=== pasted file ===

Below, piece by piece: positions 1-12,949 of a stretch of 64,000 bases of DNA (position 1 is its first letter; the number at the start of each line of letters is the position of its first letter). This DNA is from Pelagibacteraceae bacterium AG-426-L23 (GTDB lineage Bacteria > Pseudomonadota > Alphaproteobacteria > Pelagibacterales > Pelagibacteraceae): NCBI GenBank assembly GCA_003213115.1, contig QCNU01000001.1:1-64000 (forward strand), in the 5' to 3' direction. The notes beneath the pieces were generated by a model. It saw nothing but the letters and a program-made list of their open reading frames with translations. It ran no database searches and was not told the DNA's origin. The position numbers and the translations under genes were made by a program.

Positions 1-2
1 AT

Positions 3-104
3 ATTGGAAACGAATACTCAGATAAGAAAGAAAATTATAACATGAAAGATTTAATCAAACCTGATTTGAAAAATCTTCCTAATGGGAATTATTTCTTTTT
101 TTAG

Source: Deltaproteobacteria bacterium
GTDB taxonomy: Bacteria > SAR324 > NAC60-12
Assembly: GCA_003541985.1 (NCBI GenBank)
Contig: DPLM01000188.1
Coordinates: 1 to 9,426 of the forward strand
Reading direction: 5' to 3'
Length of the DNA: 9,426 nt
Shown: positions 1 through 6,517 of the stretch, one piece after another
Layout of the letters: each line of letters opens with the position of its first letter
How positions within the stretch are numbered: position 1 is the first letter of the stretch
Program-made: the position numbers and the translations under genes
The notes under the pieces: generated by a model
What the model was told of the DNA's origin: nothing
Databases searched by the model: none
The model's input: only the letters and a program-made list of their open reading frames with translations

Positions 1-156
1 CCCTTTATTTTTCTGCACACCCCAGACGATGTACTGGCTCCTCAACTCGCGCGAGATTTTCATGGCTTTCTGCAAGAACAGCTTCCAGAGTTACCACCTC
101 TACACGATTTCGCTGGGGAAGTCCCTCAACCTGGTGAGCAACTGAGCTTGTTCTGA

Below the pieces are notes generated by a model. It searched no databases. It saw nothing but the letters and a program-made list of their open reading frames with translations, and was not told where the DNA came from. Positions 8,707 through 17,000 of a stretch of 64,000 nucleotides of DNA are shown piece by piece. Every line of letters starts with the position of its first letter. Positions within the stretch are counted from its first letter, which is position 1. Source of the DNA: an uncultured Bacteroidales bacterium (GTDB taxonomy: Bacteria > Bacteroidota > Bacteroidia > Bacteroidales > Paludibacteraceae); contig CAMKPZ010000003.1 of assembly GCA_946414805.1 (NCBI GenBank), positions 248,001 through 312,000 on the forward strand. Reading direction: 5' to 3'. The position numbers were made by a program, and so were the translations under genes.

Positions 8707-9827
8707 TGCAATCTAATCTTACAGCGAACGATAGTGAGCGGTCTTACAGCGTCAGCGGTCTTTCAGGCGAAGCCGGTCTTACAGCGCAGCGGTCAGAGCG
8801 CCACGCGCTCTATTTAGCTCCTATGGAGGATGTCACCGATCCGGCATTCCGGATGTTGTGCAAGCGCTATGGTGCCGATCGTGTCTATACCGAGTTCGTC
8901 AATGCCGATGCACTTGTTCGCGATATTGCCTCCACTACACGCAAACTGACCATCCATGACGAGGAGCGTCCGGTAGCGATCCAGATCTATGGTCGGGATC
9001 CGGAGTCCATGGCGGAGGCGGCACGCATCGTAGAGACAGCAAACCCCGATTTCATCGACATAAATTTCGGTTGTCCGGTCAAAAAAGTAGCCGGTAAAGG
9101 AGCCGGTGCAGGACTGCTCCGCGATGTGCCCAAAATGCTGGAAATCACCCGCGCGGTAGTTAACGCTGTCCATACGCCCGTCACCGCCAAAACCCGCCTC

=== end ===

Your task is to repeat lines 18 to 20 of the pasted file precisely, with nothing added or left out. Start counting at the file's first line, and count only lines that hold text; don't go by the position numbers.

The notes under the pieces: generated by a model
What the model was told of the DNA's origin: nothing
Databases searched by the model: none